HOT BLAST: What does Kentucky know that other states do not?
Nov 05, 2013 | 1393 views |  0 comments | 19 19 recommendations | email to a friend | print
Carrie Banahan, executive director of Kentucky's Health Benefits Exchange, demonstrates how to use a new Kynect information kiosk for Lt. Governor Jerry Abramson. (AP photo)
Carrie Banahan, executive director of Kentucky's Health Benefits Exchange, demonstrates how to use a new Kynect information kiosk for Lt. Governor Jerry Abramson. (AP photo)
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The hyperbole -- on both sides -- about the rollout of the marketplaces for the Affordable Care Act is nearly unbearable. Finding truth amid the bluster can be difficult.

But one truth has been repeated often: In Kentucky, the signup process is going well.

Today, The New York Times published a lengthy examination, including video, of the Kentucky system. The central question: Why is it working like a charm in Kentucky? Or, put another way, what does that state know that others don't?

One of the key elements is the use of counselors to help people, face-to-face, determine which plan suits them and sign them up online. For people not comfortable navigating a complex system of questions and answers online, that's a huge help.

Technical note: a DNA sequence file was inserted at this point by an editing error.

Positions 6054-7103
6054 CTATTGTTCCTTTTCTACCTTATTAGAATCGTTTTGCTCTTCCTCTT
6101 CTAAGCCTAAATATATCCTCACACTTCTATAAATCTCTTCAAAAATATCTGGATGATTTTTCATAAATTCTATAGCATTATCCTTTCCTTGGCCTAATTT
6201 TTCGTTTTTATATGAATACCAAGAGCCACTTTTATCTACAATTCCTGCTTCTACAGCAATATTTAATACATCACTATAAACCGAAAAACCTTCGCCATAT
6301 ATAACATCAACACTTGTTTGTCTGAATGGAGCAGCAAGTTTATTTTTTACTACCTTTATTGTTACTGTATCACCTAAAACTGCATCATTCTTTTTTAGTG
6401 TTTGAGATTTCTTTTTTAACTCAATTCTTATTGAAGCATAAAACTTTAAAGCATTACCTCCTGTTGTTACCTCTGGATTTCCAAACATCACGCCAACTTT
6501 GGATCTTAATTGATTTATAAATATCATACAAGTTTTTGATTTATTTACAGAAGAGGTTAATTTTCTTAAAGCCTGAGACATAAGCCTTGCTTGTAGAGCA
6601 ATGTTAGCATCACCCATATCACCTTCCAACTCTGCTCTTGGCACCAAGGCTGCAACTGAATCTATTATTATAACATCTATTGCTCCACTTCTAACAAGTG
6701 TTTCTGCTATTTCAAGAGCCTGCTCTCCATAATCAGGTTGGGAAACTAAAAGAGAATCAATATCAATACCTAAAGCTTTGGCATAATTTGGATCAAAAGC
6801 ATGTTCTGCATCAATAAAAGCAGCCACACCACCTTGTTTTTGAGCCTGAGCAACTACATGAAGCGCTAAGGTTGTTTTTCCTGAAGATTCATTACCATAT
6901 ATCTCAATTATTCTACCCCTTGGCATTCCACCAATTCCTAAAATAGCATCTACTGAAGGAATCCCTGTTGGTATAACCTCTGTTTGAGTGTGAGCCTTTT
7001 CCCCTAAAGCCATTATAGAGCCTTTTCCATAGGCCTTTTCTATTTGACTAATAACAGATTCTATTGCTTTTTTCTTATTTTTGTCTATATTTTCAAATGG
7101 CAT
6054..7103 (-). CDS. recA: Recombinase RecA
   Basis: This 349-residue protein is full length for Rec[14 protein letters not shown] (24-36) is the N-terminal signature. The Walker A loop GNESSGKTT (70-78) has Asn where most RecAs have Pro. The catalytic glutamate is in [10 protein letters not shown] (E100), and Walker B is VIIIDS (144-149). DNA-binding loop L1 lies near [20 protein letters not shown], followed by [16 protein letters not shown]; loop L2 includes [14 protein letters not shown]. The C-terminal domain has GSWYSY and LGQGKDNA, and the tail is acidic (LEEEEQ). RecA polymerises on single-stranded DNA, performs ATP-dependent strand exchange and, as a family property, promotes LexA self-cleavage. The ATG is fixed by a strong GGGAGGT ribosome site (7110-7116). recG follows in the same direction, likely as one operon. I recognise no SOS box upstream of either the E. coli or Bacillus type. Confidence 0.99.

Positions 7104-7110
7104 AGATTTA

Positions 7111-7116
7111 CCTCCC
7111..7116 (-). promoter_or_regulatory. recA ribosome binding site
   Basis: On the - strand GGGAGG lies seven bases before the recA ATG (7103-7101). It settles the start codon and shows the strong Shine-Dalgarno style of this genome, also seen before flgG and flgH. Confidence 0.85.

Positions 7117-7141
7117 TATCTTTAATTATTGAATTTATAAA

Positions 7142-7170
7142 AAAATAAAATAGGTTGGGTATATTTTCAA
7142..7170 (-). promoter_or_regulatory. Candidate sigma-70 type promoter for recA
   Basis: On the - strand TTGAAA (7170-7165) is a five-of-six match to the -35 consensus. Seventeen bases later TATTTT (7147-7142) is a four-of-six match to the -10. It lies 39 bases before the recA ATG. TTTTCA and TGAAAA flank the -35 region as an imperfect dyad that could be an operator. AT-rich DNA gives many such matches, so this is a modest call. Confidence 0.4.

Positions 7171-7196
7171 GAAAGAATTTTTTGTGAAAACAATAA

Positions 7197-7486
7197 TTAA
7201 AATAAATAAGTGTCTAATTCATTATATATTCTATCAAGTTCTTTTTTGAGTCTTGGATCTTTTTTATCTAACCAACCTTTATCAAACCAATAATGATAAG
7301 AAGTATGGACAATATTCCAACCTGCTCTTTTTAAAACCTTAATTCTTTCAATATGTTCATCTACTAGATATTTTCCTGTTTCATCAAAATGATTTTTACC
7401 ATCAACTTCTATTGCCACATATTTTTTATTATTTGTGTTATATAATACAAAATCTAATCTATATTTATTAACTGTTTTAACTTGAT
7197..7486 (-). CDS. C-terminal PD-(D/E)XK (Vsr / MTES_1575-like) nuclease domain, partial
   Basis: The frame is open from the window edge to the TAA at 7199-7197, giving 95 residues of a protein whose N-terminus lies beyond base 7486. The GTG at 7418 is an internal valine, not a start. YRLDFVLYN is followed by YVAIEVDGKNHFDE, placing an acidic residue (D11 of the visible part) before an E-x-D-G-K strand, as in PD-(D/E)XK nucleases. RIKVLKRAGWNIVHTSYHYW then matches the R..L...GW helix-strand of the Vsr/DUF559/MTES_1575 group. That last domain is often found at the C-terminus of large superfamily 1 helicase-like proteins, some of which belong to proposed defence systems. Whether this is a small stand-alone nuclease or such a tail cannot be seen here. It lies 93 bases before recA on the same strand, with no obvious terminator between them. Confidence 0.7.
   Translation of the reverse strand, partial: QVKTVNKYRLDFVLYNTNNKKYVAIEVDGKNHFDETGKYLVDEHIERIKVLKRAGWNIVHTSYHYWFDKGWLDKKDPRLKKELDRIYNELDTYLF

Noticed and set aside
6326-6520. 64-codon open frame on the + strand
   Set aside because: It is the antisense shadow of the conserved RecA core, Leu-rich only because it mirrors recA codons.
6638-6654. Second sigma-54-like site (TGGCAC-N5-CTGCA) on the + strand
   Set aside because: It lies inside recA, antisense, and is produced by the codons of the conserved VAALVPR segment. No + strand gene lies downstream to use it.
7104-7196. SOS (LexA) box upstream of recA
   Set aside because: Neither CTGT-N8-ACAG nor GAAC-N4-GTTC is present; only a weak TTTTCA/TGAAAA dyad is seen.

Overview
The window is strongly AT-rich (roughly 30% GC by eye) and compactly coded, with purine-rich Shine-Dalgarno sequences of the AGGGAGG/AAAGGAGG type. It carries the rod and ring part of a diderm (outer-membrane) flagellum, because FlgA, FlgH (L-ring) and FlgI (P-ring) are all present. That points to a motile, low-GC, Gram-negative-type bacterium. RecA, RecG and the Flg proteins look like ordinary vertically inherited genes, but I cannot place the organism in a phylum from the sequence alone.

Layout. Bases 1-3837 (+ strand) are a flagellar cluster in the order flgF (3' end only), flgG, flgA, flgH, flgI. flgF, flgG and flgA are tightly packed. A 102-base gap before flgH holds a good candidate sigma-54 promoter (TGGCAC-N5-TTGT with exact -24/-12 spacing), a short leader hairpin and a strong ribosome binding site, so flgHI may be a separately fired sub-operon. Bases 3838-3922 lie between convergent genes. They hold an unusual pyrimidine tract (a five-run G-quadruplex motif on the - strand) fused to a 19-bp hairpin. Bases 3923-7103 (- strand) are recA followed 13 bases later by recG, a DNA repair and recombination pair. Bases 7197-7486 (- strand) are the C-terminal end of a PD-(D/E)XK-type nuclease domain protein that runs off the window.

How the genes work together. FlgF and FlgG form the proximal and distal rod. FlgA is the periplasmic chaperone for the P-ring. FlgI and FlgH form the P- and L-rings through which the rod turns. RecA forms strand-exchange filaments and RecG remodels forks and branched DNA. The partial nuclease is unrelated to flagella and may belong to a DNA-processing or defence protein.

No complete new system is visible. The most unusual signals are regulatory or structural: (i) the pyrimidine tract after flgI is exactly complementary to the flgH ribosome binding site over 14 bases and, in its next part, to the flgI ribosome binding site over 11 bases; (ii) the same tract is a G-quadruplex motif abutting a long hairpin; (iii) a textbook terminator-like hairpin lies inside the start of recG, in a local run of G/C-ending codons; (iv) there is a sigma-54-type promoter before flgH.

The Times wrote, "President Obama and proponents of the health care law have held up Kentucky in recent weeks as a model for the national enrollment effort. The state is far ahead of most of the nation in signing up people: As of Nov. 1, more than 27,854 Kentuckians had enrolled in Medicaid under the law’s expansion of that program, and 4,631 had signed up for private plans through the state-run exchange, known as Kynect. The state says it is enrolling 1,000 people a day.

"In contrast to the federally run exchange with all its problems, Kynect has had relatively few — for several reasons, Kentucky officials said. The primary contractor, Deloitte, worked closely with the state agency that runs health programs, ensuring guidance and oversight. Unlike the federal government, the state tested its online exchange early and often, so problems were addressed before the website went live. And people can check whether they qualify for Medicaid or subsidies without creating an account, a requirement that caused huge bottlenecks on the federal exchange."

-- Phillip Tutor
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